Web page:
Wave of nostalgia as BBC leaves Bush House
The iconic home of the BBC World Service was designed by Harvey Corbett and built in 1923 with further wings added between 1928 and 1935.
London: For almost 70 years, Bush House was
the base from where the BBC broadcast to the world in many
languages, reporting key events, but now a wave of nostalgia
has swept across generations of Indian and other journalists
as the BBC prepares to move out of the iconic building.
Located next to the Indian high commission in The Strand,
the imposing building hosted top leaders, celebrities and key
individuals from across the world as London-based journalists
well known to audiences in India and elsewhere interviewed
For decades, the BBC Hindi Service was broadcast from Bush
House, reporting key events such as Indira and Rajiv Gandhi`s
assassinations at a time when the news media in India was
largely governed by perspectives of the state.
As part of the BBC`s relocation plans to cut costs, the
World Service will move from Bush House to Broadcasting House
in central London in early March. Financial compulsions have
already reduced the broadcasting languages to 27.
Rajesh Priyadarshi, who has been working in Bush House
since 1997, told PTI: "It hurts. It was not about brick and
mortar, it is the spirit of the building that I will always
miss. It will always be with me wherever I go".
Besides George Orwell and V S Naipaul, those who worked at
Bush House over the years included journalists well known to
its large Hindi and other language audiences in India, such as
Kailash Budhwar, Onkarnath Srivastava, Ratnakara Bhartiya,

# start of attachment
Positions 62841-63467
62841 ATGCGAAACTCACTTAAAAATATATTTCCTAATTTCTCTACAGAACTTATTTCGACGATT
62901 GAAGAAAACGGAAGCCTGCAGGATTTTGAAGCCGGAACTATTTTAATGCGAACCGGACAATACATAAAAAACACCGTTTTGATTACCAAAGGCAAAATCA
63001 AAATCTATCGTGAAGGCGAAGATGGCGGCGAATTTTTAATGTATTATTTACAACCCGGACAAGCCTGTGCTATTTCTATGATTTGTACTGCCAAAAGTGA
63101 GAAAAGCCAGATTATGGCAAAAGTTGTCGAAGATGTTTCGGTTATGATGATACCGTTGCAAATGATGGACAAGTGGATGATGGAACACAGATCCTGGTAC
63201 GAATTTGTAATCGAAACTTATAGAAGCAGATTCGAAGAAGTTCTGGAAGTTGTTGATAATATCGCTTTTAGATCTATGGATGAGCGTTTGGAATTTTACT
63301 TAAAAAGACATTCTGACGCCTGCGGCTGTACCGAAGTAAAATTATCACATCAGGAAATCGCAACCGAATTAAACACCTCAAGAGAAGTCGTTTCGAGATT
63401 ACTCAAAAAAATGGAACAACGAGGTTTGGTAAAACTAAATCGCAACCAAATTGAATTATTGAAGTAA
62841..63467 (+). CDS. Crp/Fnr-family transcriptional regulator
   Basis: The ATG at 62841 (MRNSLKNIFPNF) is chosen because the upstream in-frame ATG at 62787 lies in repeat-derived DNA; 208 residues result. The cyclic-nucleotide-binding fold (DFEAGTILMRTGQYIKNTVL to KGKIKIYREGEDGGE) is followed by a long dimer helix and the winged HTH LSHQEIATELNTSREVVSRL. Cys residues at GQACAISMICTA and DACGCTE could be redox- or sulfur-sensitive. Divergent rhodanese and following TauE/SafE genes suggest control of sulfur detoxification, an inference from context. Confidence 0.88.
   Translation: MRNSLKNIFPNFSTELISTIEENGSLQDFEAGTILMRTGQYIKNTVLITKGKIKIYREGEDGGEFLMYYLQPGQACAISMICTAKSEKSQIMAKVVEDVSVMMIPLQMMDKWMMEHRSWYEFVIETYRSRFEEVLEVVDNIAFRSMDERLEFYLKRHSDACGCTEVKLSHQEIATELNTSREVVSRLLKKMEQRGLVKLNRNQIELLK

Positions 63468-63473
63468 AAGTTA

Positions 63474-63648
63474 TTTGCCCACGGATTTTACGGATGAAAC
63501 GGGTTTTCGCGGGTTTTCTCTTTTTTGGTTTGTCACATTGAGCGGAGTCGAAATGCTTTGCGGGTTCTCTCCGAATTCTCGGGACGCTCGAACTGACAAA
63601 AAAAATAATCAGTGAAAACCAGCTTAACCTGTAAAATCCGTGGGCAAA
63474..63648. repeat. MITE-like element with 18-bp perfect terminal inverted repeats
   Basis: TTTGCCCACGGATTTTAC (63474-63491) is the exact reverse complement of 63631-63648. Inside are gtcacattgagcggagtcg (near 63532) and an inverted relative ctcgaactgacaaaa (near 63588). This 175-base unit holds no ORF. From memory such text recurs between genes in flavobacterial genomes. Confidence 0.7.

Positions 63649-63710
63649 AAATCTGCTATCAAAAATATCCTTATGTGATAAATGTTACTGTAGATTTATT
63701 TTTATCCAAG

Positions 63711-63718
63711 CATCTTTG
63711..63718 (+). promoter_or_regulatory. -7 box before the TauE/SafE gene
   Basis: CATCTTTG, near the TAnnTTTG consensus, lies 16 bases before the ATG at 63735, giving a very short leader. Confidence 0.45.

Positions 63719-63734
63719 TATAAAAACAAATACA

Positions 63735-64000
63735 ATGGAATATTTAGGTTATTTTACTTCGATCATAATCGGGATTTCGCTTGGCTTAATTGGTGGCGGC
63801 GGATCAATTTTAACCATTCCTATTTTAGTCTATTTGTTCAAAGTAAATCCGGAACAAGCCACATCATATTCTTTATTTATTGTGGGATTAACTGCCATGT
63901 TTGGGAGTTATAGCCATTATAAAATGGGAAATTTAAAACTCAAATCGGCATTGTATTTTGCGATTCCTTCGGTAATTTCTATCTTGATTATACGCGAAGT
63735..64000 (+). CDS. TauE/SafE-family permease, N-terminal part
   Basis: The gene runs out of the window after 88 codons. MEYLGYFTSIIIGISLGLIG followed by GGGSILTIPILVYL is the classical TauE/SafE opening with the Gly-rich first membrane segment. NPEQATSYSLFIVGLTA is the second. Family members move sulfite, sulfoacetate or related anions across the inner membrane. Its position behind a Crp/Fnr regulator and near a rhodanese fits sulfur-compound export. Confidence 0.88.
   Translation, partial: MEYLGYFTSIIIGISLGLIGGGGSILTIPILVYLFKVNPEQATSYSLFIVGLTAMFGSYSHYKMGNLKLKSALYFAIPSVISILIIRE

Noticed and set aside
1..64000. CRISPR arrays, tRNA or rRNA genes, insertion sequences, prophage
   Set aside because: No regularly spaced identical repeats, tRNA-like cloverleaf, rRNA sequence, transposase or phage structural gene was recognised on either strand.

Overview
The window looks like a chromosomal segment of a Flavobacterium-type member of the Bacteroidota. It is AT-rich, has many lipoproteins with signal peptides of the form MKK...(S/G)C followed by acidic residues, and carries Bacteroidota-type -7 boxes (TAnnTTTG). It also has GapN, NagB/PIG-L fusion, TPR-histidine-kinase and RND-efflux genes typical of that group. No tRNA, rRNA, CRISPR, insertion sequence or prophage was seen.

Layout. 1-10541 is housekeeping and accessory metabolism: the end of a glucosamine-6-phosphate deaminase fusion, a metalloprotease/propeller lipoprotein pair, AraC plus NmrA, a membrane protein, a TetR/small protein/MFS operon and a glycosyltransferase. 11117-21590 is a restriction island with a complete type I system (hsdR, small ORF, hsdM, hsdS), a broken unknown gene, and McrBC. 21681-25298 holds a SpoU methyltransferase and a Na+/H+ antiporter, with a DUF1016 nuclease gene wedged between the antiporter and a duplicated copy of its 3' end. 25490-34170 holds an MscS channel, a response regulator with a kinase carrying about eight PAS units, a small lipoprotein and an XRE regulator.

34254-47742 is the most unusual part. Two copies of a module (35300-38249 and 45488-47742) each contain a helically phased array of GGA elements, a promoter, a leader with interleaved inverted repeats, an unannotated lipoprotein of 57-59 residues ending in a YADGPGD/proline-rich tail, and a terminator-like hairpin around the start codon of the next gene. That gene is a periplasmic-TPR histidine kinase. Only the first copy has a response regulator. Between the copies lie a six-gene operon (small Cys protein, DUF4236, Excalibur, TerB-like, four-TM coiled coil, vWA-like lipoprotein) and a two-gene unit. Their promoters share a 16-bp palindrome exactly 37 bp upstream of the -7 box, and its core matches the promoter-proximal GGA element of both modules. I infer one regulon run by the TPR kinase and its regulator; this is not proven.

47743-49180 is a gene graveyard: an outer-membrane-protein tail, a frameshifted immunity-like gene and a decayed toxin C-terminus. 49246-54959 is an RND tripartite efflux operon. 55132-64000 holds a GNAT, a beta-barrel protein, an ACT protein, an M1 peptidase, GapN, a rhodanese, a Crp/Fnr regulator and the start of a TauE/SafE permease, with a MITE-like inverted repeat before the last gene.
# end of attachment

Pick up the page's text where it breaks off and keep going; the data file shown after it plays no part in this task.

Harish Khanna and Purushottam lal Pahwa and Achala Sharma.
The BBC World Service began as the BBC Empire Service in
1932. It started its first south Asia division before India`s
independence when the Hindustani service was launched on 11
May 1940. The Burmese service began in September 1940.
Other language services soon followed from Bush House:
Tamil service in May 1941, Bengali in November 1941, Sinhala
in March 1942, Urdu in April 1949 and the Nepali service in
September 1969. Many journalists who worked at these services
feel a sense of emotional loss at the move away from Bush
"Having spent 24 years at Bush House, I cannot imagine a
better home for the World Service. Its elegant structure
buzzed with the sound of different languages from around the
world. The building was a witness to the world`s events that
unfolded every day," Achala Sharma, who headed the Hindi
Service from 1997 to 2008, said.
Journalists recall that leading figures interviewed at
Bush House would stay on for informal sessions, including Ravi
Shankar, Lata Mangeshkar, Mehdi Hasan, Ghulam Ali, Shashi
Kapoor, Inder Gujral, T N Kaul, L K Advani and Qurratulain
Pervaiz Alam, a senior journalist at the Hindi Service,
said: "Bush House was synonymous with professionalism as well
as huge fun. Interestingly, in India, Bush House was so well
known that some listeners would write only `BBC Bush House
London` and the letter would be delivered at our desk".
"Almost every evening at Bush House was unforgettable.
Great poets, artists and politicians who recorded programmes
with us would stay back and join us for a drink in the famous
club." he added.
Indian journalists who have worked in Bush House for
several years include Pankaj Pachauri, currently the
communications adviser to Prime Minister Manmohan Singh.
The iconic home of the BBC World Service was designed by
Harvey Corbett and built in 1923 with further wings added
between 1928 and 1935. The quintessentially British building
was originally constructed for an Anglo-American trading
organisation headed by Irving T. Bush, after whom it is named.
It opened in July 1925, and was then considered the most
expensive building in the world, having cost around 2 million
pounds. Over a Celtic altar at the centre of the portico is
the inscription `Dedicated to the friendship of
Over many years, all the BBC`s foreign language services
gradually moved to Bush House. It has broadcast from Bush
House for almost 70 years covering events that have changed
and shaped the world.
However, the BBC has never owned Bush House. Its owners
have been the Church of Wales, the Post Office and now a
Japanese-owned organisation, but for millions of listeners in
India and elsewhere it remains the building which mostly
represents the BBC.